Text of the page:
March 5, 2021 - 4:18pm

A year ago, warning about the fragility of globalised supply chains was seen as a fringe concern of cranks unwilling to embrace the inevitable future. To fringe cranks like myself, it’s moderately satisfying to see such concerns suddenly become the main preoccupation of governments across the world. In the process of deglobalising the world economy, they are now rapidly onshoring the production of strategic necessities.

The global shortage of semiconductors — the humble electronic chips that provide the processing power for everything from smartphones to cars — has emerged as one of the biggest headaches for governments worldwide. Like a gambler playing roulette, the free market’s much-vaunted invisible hand stacked up the global production of semiconductors in Taiwan, which in normal times would not be a problem. But what was normal a year ago is now a vanished world.

The current semiconductor shortage — which is likely to lead to $61 billion dollar losses for the global car industry alone — is a result of the squeezing of production at the beginning of the pandemic, followed by suddenly increased demand from consumers locked down across the world. But it took this Covid-created shortage for world leaders to belatedly realise that Taiwan’s turbulent relationship with an increasingly assertive China makes the island nation a risky proposition to bet your economic health on.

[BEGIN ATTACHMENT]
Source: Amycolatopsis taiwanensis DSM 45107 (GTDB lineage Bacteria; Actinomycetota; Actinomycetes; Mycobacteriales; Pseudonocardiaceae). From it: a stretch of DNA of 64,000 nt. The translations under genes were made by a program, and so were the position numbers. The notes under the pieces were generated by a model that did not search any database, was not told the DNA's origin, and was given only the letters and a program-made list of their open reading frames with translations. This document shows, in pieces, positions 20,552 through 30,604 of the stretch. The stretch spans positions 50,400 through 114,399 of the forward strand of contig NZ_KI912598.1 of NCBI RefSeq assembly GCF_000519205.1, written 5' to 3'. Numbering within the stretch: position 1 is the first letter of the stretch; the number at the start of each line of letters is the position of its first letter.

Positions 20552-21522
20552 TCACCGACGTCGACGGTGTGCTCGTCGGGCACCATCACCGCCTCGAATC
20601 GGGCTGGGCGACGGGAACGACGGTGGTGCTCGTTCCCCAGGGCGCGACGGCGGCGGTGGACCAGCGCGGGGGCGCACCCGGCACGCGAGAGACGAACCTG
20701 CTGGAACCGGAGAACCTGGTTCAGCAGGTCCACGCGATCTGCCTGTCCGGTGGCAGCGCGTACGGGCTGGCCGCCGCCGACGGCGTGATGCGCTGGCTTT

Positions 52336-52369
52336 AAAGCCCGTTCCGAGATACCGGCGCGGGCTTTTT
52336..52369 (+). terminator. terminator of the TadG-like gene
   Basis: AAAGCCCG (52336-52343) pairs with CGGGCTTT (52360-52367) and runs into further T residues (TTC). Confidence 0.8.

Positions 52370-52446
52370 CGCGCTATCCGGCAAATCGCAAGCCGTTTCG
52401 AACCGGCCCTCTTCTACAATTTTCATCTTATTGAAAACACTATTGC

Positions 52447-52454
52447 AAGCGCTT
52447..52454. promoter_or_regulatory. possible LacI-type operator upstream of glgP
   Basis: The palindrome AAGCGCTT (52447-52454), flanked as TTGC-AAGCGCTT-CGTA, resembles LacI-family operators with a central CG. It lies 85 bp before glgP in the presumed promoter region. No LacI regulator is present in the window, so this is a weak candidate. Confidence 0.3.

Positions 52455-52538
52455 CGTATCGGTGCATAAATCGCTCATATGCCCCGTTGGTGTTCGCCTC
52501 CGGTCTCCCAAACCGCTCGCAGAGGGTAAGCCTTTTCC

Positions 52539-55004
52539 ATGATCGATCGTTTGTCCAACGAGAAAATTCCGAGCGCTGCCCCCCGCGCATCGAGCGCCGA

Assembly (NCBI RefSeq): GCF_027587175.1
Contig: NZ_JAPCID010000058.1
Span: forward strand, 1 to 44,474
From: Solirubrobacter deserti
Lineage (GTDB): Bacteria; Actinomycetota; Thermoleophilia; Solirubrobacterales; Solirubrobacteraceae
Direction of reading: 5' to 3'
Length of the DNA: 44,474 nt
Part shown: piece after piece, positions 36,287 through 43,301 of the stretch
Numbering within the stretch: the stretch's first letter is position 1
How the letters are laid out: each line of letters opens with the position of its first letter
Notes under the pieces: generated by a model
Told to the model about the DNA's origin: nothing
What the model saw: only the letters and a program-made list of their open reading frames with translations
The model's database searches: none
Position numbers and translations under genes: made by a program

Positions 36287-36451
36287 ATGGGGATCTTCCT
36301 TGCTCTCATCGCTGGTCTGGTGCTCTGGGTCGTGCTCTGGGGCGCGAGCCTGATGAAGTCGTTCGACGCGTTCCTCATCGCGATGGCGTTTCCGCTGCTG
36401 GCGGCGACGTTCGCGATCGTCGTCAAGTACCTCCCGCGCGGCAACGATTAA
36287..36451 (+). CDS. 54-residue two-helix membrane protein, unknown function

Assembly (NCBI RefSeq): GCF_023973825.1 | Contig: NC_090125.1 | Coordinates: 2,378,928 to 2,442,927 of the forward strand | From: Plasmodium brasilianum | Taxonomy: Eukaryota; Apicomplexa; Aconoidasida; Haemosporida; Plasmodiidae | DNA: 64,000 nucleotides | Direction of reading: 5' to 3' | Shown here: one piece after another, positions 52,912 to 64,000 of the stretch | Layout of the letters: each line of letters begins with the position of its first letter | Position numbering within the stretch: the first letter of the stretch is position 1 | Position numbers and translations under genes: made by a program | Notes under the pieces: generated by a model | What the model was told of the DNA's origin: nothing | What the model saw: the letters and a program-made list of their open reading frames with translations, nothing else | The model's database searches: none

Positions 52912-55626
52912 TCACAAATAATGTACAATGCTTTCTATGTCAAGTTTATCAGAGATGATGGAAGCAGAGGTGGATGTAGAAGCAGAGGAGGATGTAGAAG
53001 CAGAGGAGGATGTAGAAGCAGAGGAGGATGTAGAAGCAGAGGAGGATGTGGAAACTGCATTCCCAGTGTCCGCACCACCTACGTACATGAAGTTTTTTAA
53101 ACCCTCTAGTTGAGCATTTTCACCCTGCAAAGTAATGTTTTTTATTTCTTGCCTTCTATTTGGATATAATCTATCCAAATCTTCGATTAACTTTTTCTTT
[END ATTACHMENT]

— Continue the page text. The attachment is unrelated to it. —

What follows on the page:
As the authors of an alarming recent paper for the eminent Council on Foreign Relations think tank note, Taiwan is:

“the most dangerous flash point in the world for a possible war that involved the United States of America, China, and probably other major powers. We think this danger is half understood intellectually, but it is downplayed in the invariable human tendency to assume that whatever the commotion, tomorrow will be pretty much like yesterday.” 
- Robert D. Blackwill and Philip Zelikow, Council on Foreign Relations

Likening the situation to 1914, the authors very much do not downplay the risk. Agreeing with the reckoning that there was a 25% risk of a Chinese assault on Taiwan in 2020 — they assert that the likelihood of a conflict erupting in 2021 is higher. As they observe, regarding Taiwan “China is now in a prewar tempo of political and military preparations,” and while Taiwanese forces are rapidly rearming in response, this leaves China with a short “strategic window” in which to attack, increasing the likelihood of a looming crisis.

Would a Chinese invasion be successful? The jury’s out, but the paper’s authors are not bullish on Taiwan’s chances. Will the US intervene militarily? America retains strategic ambiguity on this question, but on balance, they argue, probably not. The effects of such a conflict on the global order are almost unimaginable in scope. Even a limited Chinese coercion campaign, like a sea and air blockade of Taiwan — probably more likely than open war — would have a devastating effect on the global economy — and not least on the supply of semiconductors.

No wonder that advanced economies are rushing to achieve chip self-sufficiency. The Biden administration’s conducting an urgent review into America’s semiconductor supply chain, China is ploughing huge amounts of money into boosting domestic production, and the EU is rushing to achieve self-sufficiency by the end of the decade, with a goal of producing 20% of the world’s supply. If the British government has plans to deal with a looming semiconductor crisis, it would be reassuring to know what they are. If it doesn’t, then now seems a good time to start.

Aris Roussinos is an UnHerd columnist and a former war reporter.